Interesting, isn't it? The public service is a big boss, with Commonwealth, state and local government has just over 2 million employees across the nation.

But that's just 2 million out of 13 million employees in the nation, and most public servants work in health and education (hospitals and schools) well outside of the centre of big cities.

What big landlords want is to see people in town. But they know that private employers can't and won't compel a newly-empowered workforce – with employees in hot demand – back into the office against their will.

A photo of rows upon rows of employees in an open-plan office.
Open-plan and hot-desking aren't workplace arrangements that suit everyone.(Supplied: Unsplash)

That's because it's almost impossible to incentivise a worker to put their child in 'before school care', drive to somewhere close to their train station, jam into the carriage, commute for an hour, take the lift up to their half-empty office and do it all in reverse at the end of the day.

To listen to some tell it, the fate of the nation is on their shoulders. 

They're meant to make their life more difficult, more expensive and less efficient for … what?

The benefit of sandwich shop owners in the city?

The situation is unfortunate for city traders and the landlords who are the loudest voices in the push.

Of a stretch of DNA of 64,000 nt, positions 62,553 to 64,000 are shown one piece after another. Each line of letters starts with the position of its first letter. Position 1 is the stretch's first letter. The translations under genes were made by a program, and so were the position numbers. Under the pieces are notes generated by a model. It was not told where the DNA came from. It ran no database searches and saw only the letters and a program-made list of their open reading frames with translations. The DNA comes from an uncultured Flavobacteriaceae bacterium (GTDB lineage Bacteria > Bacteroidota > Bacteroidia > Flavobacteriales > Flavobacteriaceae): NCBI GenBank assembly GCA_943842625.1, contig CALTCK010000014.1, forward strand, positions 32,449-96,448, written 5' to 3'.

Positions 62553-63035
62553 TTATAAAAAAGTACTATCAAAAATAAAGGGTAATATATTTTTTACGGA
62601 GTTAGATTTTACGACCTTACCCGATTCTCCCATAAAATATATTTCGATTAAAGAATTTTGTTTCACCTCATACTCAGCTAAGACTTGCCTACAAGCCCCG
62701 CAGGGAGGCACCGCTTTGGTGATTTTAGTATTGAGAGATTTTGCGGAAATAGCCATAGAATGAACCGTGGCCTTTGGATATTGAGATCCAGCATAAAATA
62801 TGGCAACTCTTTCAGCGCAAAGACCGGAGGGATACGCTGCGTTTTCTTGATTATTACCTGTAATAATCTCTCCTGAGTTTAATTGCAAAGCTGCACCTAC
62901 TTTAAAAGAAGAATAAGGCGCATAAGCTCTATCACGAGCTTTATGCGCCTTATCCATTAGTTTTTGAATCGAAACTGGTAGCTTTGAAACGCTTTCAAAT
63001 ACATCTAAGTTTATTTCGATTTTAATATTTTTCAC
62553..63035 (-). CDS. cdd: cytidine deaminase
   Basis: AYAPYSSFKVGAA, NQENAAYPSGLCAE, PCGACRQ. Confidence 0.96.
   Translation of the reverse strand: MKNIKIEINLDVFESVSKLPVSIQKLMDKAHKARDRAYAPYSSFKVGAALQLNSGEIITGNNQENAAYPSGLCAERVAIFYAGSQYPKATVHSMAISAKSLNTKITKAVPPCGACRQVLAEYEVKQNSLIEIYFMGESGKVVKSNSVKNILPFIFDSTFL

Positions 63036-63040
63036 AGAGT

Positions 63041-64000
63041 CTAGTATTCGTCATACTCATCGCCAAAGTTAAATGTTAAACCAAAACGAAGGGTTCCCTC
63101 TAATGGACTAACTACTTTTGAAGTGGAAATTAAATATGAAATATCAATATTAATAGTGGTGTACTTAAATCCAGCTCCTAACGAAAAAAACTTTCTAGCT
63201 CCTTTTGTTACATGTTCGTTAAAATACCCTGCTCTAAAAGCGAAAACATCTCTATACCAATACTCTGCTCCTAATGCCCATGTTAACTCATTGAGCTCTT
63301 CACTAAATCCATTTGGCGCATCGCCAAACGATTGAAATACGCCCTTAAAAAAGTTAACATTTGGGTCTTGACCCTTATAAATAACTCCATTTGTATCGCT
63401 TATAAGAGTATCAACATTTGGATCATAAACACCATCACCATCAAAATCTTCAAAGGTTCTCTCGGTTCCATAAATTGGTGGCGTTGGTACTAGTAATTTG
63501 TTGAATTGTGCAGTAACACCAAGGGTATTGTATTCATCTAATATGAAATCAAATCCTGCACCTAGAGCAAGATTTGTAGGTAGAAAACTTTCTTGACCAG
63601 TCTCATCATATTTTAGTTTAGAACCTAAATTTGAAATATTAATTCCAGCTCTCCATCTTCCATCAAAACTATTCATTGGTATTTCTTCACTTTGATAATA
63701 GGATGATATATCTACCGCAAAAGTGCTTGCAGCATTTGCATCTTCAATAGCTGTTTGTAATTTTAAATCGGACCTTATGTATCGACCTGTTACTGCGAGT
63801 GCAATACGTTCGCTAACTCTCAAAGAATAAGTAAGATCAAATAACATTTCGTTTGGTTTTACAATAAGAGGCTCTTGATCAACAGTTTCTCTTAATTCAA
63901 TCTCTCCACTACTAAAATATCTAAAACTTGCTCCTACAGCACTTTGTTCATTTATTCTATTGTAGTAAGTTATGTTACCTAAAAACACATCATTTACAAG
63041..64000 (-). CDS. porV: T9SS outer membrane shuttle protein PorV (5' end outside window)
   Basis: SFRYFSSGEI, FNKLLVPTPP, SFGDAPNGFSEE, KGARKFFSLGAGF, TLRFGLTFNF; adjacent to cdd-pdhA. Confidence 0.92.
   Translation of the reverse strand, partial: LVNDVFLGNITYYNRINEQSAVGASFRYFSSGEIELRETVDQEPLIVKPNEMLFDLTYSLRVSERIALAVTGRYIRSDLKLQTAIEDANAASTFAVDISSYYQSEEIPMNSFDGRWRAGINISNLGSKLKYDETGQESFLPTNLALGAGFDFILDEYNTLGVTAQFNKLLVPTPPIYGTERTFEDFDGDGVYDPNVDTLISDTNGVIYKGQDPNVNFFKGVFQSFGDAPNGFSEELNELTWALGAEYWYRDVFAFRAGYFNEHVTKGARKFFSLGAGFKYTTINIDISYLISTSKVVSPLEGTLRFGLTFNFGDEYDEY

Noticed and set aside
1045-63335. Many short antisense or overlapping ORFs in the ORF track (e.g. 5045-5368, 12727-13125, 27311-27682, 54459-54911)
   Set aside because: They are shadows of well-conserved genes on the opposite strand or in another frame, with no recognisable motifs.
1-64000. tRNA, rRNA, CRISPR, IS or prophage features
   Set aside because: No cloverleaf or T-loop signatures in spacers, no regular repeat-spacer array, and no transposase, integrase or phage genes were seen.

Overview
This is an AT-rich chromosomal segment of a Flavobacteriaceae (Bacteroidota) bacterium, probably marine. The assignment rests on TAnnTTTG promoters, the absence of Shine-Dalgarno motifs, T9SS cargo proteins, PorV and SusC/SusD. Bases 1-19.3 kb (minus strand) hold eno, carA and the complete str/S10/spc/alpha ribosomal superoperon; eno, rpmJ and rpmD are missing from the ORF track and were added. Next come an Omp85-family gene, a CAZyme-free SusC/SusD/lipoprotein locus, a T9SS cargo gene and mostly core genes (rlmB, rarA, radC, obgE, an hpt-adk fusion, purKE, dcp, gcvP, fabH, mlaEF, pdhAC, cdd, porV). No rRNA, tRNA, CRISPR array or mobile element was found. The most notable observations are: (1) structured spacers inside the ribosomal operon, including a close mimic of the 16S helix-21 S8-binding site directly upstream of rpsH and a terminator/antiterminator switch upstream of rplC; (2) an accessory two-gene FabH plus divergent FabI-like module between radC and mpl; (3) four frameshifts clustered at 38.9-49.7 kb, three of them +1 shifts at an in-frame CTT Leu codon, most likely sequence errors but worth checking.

But why should individual workers make their lives harder just because some people weighed their investments too heavily into CBD office towers and retail?

Push too hard to get employees back to the office and workers will do the sums: and calculate on moving to a higher paying job that cements access to flexible working.

A bit of both

No. What will bring people back to the city, and smooth out the work-from-home trend, are the same things that have driven people to congregate together in metropolises for hundreds of years.

The collision of ideas. The possibility of advancement. The desire to be in the room where and when it happens.

Expect to see some redundant buildings turned over at low cost to artists, schools and small-scale manufacturers long since driven out of the city. Expect Mondays and Fridays to be pretty quiet for the foreseeable future.

People will come back. For some that will manifest in so-called 'anchor days', when it's compulsory for a particular unit of the business to make it in person, or irregular 'Team Tuesday' when groups will meet up to share ideas and be among their colleagues.

But five days a week, 9AM-5PM?

That's like 2019. Gone.